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What is Mid-Century Modern?

It's a style that's become synonymous with the hit TV show Mad Men and iconic films like The Graduate and Breakfast at Tiffany's, but there's more to mid-century modern than these interpretations of 1960s America. While associated with the US, mid-century modern actually originated in Europe by Bauhaus architects and designers who championed the idea of design being simpler and more attainable for everyday people. As many of these Bauhaus scholars immigrated to America post World War 2, they brought with them their ideas and design principles, and so the movement flourished.  

"[Mid-century modern] design should not only be beautifully constructed, functional, and efficient, but attainable." 

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The actual term 'mid-century modern' is credited to writer and art historian Cara Greenberg, who wrote about this distinct style in her influential 1984 book, Mid-Century Modern: Furniture of the 1950s. Encompassing not just furniture, but also architecture, art and graphic design, mid-century modern is characterised by simple forms, functionality and minimal ornamentation. As the postwar economy boomed, smaller-scale homes and apartments were built and there was a sudden surge in home ownership. Furniture needed to be practical, multipurpose, more compact and reflect a casual way of living. Even home accessories such as clocks and lamps, and everyday gadgets such as toasters took on simpler designs. 

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Technological advances also led to furnishings in new materials and forms. Designers began experimenting with manipulating materials such as plywood, fibreglass, aluminium, steel and plastic to make them more rounded. They also contrasted new materials such as metal and plastic with more traditional ones such as wood to create exciting juxtapositions. Often, a piece of furniture would only combine two materials or two colours to play on this duality.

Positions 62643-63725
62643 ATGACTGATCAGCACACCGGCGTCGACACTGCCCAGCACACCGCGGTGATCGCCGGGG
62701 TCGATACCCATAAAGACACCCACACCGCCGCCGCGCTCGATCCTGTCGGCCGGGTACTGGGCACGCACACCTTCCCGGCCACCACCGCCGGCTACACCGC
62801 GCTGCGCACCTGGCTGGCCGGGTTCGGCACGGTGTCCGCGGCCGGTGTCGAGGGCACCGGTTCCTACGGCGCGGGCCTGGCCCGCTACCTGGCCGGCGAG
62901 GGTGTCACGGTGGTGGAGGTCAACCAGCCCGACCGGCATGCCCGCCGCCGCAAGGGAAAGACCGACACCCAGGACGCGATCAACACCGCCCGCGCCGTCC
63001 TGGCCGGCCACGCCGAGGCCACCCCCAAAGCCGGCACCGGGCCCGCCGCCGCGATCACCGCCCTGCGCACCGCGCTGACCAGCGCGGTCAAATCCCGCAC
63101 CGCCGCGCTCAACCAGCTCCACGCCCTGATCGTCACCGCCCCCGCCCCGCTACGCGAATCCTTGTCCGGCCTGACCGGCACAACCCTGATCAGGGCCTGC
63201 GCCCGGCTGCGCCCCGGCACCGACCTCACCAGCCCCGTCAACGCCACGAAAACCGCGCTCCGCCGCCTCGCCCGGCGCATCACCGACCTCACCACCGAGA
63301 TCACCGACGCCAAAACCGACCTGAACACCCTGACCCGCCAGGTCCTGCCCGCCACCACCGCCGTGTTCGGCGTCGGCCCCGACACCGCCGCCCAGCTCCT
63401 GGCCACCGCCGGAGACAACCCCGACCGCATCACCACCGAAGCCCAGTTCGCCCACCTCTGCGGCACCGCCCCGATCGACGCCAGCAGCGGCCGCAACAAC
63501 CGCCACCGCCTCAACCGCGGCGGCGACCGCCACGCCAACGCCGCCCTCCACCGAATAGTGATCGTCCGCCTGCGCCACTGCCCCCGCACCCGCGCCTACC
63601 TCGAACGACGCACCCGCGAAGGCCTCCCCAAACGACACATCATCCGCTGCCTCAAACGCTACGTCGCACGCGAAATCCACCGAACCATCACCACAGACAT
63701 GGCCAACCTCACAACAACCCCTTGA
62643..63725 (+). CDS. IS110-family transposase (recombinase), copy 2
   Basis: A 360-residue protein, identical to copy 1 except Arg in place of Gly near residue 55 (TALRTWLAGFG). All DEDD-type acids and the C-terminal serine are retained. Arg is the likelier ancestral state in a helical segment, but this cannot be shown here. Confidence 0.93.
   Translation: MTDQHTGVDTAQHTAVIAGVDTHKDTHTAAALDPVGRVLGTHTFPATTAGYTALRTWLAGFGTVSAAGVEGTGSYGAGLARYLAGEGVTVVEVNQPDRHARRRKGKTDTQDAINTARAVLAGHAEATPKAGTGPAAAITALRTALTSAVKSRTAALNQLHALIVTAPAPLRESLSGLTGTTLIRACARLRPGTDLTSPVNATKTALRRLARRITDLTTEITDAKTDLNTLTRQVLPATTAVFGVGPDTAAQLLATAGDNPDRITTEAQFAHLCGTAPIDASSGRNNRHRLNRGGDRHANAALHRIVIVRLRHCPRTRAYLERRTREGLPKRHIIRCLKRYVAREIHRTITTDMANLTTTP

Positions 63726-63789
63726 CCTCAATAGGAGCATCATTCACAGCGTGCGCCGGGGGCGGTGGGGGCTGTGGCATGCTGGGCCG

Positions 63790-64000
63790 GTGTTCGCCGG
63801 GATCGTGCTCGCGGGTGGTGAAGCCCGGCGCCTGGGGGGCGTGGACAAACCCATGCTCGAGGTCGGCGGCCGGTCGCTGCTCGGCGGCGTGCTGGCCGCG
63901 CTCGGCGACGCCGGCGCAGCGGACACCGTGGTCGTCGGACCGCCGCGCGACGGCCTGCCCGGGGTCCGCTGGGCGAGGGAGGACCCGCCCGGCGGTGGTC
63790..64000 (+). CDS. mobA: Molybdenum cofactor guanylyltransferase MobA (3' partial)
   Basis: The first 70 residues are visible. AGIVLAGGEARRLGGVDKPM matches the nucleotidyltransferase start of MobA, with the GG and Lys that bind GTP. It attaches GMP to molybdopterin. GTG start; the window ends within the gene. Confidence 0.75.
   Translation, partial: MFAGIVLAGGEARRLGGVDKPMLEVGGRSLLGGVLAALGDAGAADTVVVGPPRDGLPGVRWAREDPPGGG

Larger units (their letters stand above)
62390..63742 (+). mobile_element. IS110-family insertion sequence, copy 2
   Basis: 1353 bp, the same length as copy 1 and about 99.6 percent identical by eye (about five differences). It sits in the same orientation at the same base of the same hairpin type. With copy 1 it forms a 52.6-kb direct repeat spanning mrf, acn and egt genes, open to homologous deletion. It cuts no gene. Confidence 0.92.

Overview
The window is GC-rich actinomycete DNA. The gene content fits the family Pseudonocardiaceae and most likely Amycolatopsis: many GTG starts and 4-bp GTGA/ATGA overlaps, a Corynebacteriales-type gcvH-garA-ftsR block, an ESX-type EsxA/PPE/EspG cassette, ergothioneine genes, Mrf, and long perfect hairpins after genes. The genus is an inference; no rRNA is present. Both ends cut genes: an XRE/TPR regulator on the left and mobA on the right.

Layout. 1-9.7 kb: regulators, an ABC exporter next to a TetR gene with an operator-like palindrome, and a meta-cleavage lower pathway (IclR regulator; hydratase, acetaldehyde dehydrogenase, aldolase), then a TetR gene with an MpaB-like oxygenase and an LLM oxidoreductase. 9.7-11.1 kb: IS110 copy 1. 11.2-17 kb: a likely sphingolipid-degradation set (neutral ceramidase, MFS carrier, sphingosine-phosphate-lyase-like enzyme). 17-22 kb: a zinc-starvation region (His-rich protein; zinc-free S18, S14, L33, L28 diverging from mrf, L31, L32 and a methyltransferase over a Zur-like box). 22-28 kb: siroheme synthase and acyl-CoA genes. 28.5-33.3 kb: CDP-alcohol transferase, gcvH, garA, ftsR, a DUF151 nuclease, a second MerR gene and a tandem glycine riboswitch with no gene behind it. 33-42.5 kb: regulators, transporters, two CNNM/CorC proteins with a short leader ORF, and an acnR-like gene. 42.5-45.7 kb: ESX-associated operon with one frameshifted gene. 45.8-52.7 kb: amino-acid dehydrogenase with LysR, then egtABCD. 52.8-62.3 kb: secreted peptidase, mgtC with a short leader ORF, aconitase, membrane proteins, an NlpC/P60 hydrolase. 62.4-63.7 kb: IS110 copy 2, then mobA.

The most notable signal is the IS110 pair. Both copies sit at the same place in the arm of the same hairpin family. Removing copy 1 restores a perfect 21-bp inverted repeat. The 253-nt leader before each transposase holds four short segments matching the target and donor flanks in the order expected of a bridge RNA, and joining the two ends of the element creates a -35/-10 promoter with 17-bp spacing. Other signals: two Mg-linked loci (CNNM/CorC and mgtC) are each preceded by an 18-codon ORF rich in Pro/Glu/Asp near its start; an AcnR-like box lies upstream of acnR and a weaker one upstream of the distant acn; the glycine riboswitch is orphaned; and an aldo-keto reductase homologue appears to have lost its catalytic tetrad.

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American industrial designer George Nelson claims there were three mid-century style categories: the bio-morphic, the machine, and the handcrafted. Bio-morphic style refers to the organic, curved shapes inspired by the natural world. Machine alludes to the more stark, futuristic-looking geometric shapes that reflected the growing American interest in science fiction and space travel, while handcrafted, despite its name, was still machine-made, but was designed to look sculptural with shaped wood. 

Mid-Century modern had a revival in the mid-1980s and again in the 90s with publications, exhibitions, films and adverts celebrating the style and era, and it still remains popular today. It's not surprising given these designs were conceived for smaller post-war homes, so they naturally work well for urban living today. 

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"It seems to appeal anew to each rising generation of young people. Mid-century design hasn't been bested by any other movement since, so it remains the style of our own time, not of some antique past. And it still looks cool!" 
Cara Greenberg, Mid-Century Modern: Furniture of the 1950s

How to create a mid-century modern space


Pick key mid-century furniture pieces 

You don't have to go full-blown mid-century modern to give your home a retro edge. In fact, mid-century modern works well with other styles so it's easy to mix and match. Consider investing in a few key pieces such as wooden sideboards with peg legs and hardware, or dining chairs with rounded backs. Love classic mid-century furniture? Find affordable replicas of mid-century designs such as this Eames Replica Leather Lounge Chair & Ottoman. You can find more mid-century furniture by filtering 'Mid Century' in the 'Style' filters when shopping. 

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Choose your mid-century colour palette

Given the duration of the mid-century movement, the colour palette is broad. For the mid-century modern look of the 1950s, go bright with pastel pinks and blues, creams and beiges, while for the mid-century look of the 1960s, go for earthier shades such as olive green and dark red á la Mad Men

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Accessorise with sculptural decor

Once you have your key pieces in place, add bold futuristic glass and metal pendant lights and large rounded arc floor lamps to add contrast in height and make your space look more dynamic. Don't forget floor cushions and patterned rugs for warmth, organically shaped ceramic ornaments and large plants for texture, and throw in a bar cart lined with old-fashioned whiskey glasses to evoke that vintage charm. 

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For more mid-century inspiration, check out our Mid Century Room Ideas.

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